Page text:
Uruguay is somewhat hemmed in by it’s massive neighbours, but that should not stop one from a visit to this leftfield idiosyncratic land. It is rather flat in terms of terrain, so don’t come here for mountaineering, but it does have some wonderful ranches (estancias) for excellent horse-riding, excellent bird-life and great local wines, plus some truly epic beaches with cute wee beach towns and a buzzy capital.
In A Nutshell
A short hop from Buenos Aires across the Rio de la Plata and you are in another world, the historic river-town of Colonia del Sacramento is usually most traveller's first introduction to Uruguay and it's unique pleasures. An old fort town with leafy plazas and cobblestone streets. Just down the coast is the peninsula city of Montevideo, the country's quickly-emerging capital. Full of markets and great old antique stores and some wonderful places to stay, Montevideo is perfect for a visit by bike. Heading east along the beachy coastline takes you to the famed beach town of Punta del Este, the St Tropez of South America if you will. However, we prefer the town a little further along, namely, Jose Ignacio, with its iconic lighthouse and fantastic restaurants and lodges, and crucially, not as much crowding in high-season.
Need To Know
Uruguay is most easily accessed through its neighbour, the city of Buenos Aires, and most major airlines fly into BA. From there you can fly into either Montevideo or Punta del Este, or take the ferry to Colonia or the capital. Plus there are also connections with Sao Paulo and with Madrid for those coming from Europe. Once in Uruguay, the roads are good, self-drive is easy and it is hard to get lost, plus there is the local airline, should you be short on time.
Uruguay is often a beach add-on to a trip to Argentina, but it easily could deliver a great 10 day-2 week trip in its own right. The beach stays are wonderful, but that would miss out on the inland estancias for an authentic experience of traditional Uruguay, plus Montevideo and Colonia are must-sees.
As with lots of Latin America, red meat is a mainstay, however, the fish and seafood is great and tere is some great Italian food. The local wine, Tannat, is worth a few days to explore the wine country and then there is all the usual international fare to enjoy.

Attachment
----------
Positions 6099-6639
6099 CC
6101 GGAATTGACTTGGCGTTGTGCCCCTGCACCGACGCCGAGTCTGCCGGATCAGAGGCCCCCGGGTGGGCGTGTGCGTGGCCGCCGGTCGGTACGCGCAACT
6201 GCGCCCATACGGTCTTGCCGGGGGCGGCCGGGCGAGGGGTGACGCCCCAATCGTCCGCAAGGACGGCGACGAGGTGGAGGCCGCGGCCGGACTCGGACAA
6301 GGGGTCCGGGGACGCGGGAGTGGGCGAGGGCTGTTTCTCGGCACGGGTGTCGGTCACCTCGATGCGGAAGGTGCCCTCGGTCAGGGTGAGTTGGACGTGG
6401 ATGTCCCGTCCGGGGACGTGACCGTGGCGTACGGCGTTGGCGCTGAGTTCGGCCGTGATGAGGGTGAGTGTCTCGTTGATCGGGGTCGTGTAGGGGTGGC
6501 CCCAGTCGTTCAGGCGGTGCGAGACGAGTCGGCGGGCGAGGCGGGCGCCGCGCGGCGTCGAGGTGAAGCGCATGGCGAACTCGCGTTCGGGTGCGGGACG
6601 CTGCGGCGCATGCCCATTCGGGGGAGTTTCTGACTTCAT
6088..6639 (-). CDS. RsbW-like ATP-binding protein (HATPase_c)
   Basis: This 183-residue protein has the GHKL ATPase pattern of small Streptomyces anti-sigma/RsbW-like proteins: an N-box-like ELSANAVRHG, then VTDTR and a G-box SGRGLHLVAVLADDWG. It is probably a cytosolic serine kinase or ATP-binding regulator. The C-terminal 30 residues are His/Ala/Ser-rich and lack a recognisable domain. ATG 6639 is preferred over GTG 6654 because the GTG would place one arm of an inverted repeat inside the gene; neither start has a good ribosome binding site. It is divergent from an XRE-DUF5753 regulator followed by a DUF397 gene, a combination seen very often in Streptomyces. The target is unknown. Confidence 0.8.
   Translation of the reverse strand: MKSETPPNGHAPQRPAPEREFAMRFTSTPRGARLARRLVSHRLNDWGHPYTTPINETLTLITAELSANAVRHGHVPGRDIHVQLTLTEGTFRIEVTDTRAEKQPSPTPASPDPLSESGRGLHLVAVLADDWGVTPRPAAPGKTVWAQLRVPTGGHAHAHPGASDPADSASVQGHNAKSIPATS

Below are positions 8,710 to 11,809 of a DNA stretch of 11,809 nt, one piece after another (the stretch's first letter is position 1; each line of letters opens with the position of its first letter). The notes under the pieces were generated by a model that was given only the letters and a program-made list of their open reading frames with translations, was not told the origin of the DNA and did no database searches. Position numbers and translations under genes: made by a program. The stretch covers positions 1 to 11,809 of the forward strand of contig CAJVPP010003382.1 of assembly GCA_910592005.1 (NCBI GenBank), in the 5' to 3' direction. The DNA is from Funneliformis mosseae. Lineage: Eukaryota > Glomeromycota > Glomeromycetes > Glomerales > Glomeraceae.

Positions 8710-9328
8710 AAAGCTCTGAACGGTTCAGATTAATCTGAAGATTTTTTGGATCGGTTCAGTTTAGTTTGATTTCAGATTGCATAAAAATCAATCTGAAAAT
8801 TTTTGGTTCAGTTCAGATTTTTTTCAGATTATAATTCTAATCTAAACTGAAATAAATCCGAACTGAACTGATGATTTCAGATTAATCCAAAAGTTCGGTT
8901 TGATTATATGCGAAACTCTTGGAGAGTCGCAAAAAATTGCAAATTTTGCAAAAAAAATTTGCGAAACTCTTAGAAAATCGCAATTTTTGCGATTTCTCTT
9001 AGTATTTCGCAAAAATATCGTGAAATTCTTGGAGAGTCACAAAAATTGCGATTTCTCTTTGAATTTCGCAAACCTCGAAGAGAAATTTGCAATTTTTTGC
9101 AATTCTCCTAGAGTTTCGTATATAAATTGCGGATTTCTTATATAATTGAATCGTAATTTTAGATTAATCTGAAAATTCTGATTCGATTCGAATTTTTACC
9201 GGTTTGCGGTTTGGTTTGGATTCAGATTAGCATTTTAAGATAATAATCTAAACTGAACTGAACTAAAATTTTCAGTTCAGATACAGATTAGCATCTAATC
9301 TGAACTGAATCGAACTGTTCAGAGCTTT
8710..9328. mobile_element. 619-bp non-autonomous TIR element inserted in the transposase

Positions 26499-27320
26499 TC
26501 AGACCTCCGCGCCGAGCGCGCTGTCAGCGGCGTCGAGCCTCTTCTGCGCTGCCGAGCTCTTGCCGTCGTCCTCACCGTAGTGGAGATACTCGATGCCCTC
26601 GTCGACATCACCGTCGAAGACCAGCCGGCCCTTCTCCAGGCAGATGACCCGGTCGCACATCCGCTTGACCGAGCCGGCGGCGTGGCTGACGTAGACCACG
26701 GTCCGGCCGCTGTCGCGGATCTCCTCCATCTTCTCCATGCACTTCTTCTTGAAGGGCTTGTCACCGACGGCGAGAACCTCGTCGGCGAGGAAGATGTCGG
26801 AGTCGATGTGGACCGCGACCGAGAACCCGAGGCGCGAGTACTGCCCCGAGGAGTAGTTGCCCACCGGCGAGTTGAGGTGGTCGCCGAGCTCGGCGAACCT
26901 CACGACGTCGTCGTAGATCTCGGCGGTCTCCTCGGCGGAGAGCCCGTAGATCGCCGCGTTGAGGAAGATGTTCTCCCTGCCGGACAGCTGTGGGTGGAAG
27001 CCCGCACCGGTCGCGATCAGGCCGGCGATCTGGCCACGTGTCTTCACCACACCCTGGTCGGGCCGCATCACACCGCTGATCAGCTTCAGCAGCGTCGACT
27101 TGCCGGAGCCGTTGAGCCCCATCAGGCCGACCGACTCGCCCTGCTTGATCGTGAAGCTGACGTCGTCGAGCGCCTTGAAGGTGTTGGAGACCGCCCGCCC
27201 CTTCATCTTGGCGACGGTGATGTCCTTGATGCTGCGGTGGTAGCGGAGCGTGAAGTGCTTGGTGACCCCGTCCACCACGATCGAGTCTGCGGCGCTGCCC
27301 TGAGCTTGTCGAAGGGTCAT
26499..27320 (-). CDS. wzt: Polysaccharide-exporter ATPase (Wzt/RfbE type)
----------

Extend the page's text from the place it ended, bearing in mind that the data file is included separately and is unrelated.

Spanish is the main language, but English is widely spoken.
No visas are necessary for entry.
No specific jabs are necessary but it is best to be up-to-date with your usual shots for international travel (tetanus, typhoid, hepatitis etc).
When To Go
The best time to go to Uruguay is between September and March. This is the most temperate with the December/January period being the hottest and the busiest.
Uruguay has some very impressive hotels and resorts, there are some truly epic luxury lodges. It also has some wonderfully intimate smaller boutique hotels and the ranches (estancias) span the range from simple and rustic to full-on all you could ever need in a place to stay.
Taste the Tannat – Uruguay's local wine is worth seeking out and it is considered their "national grape" introduced by Basque settlers it quickly flourished in its new home.
Try the Chivito – a Uruguayan sandwich and considered the national dish, it is delicious, but rather the mouthful, it consists primarily of a thin slice of filet mignon, with mozzarella, tomatoes, mayonnaise, black or green olives, and commonly also bacon, fried or hard-boiled eggs and ham.
Visit Cabo Polonio – a beach town worth investigating, this tiny hamlet is situated on the far eastern coast of Uruguay in the Rocha Department. Cabo Polonio has no roads leading to it and is located about 7 km from the main highway. It is only accessible by walking through the dunes or by 4x4 vehicles.
Make time for Garzon – a sleepy, dusty town with a lovely central plaza that has a Francis Mallman restaurant and a gorgeous wee posada, this is the place to slow down and linger.
Stay at an Estancia – horse-riding is a national passion in Uruguay and there are plenty of excellent places to enjoy the generous Uruguayan hospitality and horse-life, from those remote ranches in Rocha to the trendier options in Jose Ignacio.